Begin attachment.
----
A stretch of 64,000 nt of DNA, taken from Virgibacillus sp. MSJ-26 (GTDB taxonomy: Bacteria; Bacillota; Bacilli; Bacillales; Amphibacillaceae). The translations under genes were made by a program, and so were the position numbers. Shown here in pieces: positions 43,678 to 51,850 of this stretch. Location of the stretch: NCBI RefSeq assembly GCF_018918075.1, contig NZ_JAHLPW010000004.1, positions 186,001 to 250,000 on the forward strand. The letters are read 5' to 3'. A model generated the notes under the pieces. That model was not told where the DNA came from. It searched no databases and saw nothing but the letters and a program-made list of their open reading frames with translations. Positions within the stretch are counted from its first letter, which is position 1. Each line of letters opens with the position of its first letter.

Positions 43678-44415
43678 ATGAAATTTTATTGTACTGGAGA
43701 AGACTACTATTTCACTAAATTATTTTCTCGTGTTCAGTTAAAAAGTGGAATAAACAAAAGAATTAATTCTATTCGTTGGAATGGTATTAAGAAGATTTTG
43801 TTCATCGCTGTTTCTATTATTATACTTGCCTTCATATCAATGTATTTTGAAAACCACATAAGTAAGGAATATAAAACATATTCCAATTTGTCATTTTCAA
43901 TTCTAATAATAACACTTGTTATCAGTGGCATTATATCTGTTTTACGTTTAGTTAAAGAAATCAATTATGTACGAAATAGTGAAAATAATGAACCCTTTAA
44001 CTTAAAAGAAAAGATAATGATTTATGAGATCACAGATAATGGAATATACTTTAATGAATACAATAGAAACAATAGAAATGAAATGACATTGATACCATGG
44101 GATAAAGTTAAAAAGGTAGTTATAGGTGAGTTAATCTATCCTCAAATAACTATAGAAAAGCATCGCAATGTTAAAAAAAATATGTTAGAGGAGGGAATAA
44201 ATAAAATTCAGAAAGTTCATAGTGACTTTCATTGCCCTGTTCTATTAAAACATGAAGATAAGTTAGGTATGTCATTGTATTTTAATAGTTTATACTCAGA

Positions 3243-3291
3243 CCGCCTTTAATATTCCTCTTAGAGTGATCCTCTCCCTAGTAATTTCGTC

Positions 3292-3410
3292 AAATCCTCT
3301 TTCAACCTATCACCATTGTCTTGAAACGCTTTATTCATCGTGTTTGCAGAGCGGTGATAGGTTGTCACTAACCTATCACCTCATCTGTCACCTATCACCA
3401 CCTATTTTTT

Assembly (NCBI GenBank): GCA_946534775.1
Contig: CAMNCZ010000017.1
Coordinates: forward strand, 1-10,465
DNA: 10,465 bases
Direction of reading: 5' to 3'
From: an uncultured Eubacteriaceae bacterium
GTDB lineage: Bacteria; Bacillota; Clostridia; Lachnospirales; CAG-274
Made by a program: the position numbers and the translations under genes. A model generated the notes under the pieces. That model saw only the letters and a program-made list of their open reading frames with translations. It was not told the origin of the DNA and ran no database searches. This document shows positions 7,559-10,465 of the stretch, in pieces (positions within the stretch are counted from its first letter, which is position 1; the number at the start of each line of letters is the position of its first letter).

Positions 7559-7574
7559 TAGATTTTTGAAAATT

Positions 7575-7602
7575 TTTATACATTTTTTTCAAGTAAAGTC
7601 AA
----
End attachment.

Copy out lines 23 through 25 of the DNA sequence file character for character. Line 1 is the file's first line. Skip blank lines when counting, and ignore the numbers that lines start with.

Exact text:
Made by a program: the position numbers and the translations under genes. A model generated the notes under the pieces. That model saw only the letters and a program-made list of their open reading frames with translations. It was not told the origin of the DNA and ran no database searches. This document shows positions 7,559-10,465 of the stretch, in pieces (positions within the stretch are counted from its first letter, which is position 1; the number at the start of each line of letters is the position of its first letter).

Positions 7559-7574
7559 TAGATTTTTGAAAATT